News and Insights

Update: Additional Chevron Challenge to Be Heard by U.S. Supreme Court

Tax Development Nov 03, 2023

Additional Chevron Challenge to Be Heard by U.S. Supreme Court

As reported this past summer, the U.S. Supreme Court accepted review of Loper Bright Enterprises v. Raimondo,1 which may determine the fate of the deference doctrine established in Chevron2 in 1984. The issue in Loper is whether the Court should overrule Chevron or limit or clarify the applicability of requiring deference to an agency’s reasonable interpretation of an ambiguous statute. The Supreme Court has now added another case, Relentless Inc. et al. v. Department of Commerce,3 to its docket to challenge the Chevron deference doctrine.

In Loper, a group of New Jersey fishermen are challenging the National Marine Fisheries Service’s (NMFS’s) claimed authority under the Magnuson-Stevens Act (“the Act”) to require fishermen to pay the salaries of onboard federal observers required to monitor compliance with federal law. The Act does not specifically address the issue, but the U.S. Court of Appeals for the District of Columbia Circuit ruled in favor of NMFS by applying Chevron deference to the agency’s interpretation of the Act. The Court’s ruling held that although federal fishery law clearly states the government can require fishing boats to carry monitors, it does not specifically dictate who must pay for the monitors. The Court deferred to NMFS’s interpretation because it was deemed reasonable, following the Chevron doctrine. The petitioners are asking the Court to overrule or limit the application of Chevron in this case.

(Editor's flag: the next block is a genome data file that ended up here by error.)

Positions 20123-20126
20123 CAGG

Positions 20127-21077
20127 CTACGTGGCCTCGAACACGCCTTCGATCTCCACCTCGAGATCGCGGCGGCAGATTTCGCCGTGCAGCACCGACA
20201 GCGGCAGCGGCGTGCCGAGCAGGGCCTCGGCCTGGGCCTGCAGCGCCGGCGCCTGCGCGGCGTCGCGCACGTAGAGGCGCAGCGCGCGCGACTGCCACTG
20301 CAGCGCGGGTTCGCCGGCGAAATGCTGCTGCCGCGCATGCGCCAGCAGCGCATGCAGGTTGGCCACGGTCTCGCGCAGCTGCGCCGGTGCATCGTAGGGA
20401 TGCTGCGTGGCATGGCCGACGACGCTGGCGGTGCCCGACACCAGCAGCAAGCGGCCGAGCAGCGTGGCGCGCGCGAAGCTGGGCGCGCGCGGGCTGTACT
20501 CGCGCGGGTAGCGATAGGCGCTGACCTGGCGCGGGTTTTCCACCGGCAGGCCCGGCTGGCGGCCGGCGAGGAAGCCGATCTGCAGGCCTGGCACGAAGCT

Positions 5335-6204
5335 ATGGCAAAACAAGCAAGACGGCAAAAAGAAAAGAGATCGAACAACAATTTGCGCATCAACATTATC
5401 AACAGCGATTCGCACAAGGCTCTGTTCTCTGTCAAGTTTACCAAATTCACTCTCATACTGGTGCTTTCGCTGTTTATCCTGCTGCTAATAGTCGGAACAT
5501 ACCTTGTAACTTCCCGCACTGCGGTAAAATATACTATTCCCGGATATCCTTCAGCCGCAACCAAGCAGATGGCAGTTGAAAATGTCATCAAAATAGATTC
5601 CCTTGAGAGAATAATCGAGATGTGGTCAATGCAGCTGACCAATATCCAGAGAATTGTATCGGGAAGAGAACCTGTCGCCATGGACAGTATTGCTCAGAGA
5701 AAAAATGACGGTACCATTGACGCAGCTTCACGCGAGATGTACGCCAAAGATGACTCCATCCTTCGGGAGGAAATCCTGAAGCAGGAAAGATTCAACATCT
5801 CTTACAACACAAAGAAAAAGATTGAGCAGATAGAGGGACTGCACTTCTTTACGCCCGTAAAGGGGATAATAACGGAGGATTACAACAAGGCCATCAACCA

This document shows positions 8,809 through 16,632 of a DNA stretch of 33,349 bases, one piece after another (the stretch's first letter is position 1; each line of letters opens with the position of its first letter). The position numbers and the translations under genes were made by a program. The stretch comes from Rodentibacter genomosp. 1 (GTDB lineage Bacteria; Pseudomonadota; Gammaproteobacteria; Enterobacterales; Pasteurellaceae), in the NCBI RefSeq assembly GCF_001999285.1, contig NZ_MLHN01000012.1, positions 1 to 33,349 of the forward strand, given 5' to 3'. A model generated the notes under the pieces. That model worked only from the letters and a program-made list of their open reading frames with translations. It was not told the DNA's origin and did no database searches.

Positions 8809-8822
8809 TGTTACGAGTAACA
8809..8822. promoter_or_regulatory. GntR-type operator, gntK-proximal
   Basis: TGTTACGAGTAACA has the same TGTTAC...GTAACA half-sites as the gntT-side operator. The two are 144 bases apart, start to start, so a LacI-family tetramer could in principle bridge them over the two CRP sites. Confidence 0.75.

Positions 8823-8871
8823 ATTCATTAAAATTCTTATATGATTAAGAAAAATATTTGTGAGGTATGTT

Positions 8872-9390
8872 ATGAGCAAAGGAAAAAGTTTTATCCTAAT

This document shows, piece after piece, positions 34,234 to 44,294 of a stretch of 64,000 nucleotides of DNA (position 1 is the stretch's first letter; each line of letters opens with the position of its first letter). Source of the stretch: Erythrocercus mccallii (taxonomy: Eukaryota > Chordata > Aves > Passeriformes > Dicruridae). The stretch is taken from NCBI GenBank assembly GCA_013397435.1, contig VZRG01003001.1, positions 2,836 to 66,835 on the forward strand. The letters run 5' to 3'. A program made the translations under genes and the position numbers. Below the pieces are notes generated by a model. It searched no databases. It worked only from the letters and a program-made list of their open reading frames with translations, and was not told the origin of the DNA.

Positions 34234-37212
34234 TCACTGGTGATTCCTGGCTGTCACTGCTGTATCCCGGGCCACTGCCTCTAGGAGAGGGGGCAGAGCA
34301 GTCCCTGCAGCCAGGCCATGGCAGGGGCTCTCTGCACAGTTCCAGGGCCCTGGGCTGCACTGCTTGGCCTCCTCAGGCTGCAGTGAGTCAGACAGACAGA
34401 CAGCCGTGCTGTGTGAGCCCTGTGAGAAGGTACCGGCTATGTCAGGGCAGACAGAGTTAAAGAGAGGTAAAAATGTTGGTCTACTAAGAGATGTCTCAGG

As in the Loper case, Relentless challenges the authority of the NMFS to require herring fishing vessels to pay the cost of onboard federal observers who are required to monitor regulatory compliance. This second Chevron case also requests an overrule or limitation of the application of the deference doctrine.

It has been noted that one reason the Court is accepting another case on the same issue is that this case will allow Justice Ketanji Brown Jackson to participate in what could possibly be a landmark decision. Justice Jackson has recused herself from the Loper case based on her previous involvement in the case as a D.C. Circuit judge.

Oral arguments in Relentless will be heard along with Loper in the January 2024 argument session. We will keep you updated on this important litigation that could affect the future of tax regulations interpreting an ambiguous statute. Contact the experts at Ryan with questions related to this challenge or for any other tax consulting needs at or 1.855.RYAN.TAX.

Case Number 22-451.

Chevron U.S.A. Inc. v. Natural Resources Defense Council, 461 U.S. 837 (1984).

3 Case Number 22-1219.


Mark L. Nachbar

Mary Bernard

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